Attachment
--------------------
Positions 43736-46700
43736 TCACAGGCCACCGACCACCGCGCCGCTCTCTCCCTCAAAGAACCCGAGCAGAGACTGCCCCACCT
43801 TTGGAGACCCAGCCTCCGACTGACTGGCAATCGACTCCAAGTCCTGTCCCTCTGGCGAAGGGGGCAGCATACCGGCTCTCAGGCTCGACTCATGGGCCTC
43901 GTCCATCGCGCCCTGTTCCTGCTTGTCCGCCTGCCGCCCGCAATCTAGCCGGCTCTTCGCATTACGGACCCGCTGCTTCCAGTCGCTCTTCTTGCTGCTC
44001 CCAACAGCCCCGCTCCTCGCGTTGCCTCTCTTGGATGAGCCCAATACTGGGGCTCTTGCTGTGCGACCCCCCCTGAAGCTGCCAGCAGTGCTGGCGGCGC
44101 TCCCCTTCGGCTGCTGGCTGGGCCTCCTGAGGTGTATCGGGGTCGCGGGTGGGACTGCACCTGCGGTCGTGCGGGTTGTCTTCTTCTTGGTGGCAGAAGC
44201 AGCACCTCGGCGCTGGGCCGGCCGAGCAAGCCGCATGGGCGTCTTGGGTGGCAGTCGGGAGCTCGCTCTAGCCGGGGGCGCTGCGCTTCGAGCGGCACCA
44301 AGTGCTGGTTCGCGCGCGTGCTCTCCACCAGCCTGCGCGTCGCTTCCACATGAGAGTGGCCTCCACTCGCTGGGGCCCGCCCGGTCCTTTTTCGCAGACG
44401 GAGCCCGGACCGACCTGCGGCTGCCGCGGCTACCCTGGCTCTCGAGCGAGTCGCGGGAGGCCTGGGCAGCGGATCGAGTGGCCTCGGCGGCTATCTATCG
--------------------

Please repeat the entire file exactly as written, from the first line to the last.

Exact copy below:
Positions 43736-46700
43736 TCACAGGCCACCGACCACCGCGCCGCTCTCTCCCTCAAAGAACCCGAGCAGAGACTGCCCCACCT
43801 TTGGAGACCCAGCCTCCGACTGACTGGCAATCGACTCCAAGTCCTGTCCCTCTGGCGAAGGGGGCAGCATACCGGCTCTCAGGCTCGACTCATGGGCCTC
43901 GTCCATCGCGCCCTGTTCCTGCTTGTCCGCCTGCCGCCCGCAATCTAGCCGGCTCTTCGCATTACGGACCCGCTGCTTCCAGTCGCTCTTCTTGCTGCTC
44001 CCAACAGCCCCGCTCCTCGCGTTGCCTCTCTTGGATGAGCCCAATACTGGGGCTCTTGCTGTGCGACCCCCCCTGAAGCTGCCAGCAGTGCTGGCGGCGC
44101 TCCCCTTCGGCTGCTGGCTGGGCCTCCTGAGGTGTATCGGGGTCGCGGGTGGGACTGCACCTGCGGTCGTGCGGGTTGTCTTCTTCTTGGTGGCAGAAGC
44201 AGCACCTCGGCGCTGGGCCGGCCGAGCAAGCCGCATGGGCGTCTTGGGTGGCAGTCGGGAGCTCGCTCTAGCCGGGGGCGCTGCGCTTCGAGCGGCACCA
44301 AGTGCTGGTTCGCGCGCGTGCTCTCCACCAGCCTGCGCGTCGCTTCCACATGAGAGTGGCCTCCACTCGCTGGGGCCCGCCCGGTCCTTTTTCGCAGACG
44401 GAGCCCGGACCGACCTGCGGCTGCCGCGGCTACCCTGGCTCTCGAGCGAGTCGCGGGAGGCCTGGGCAGCGGATCGAGTGGCCTCGGCGGCTATCTATCG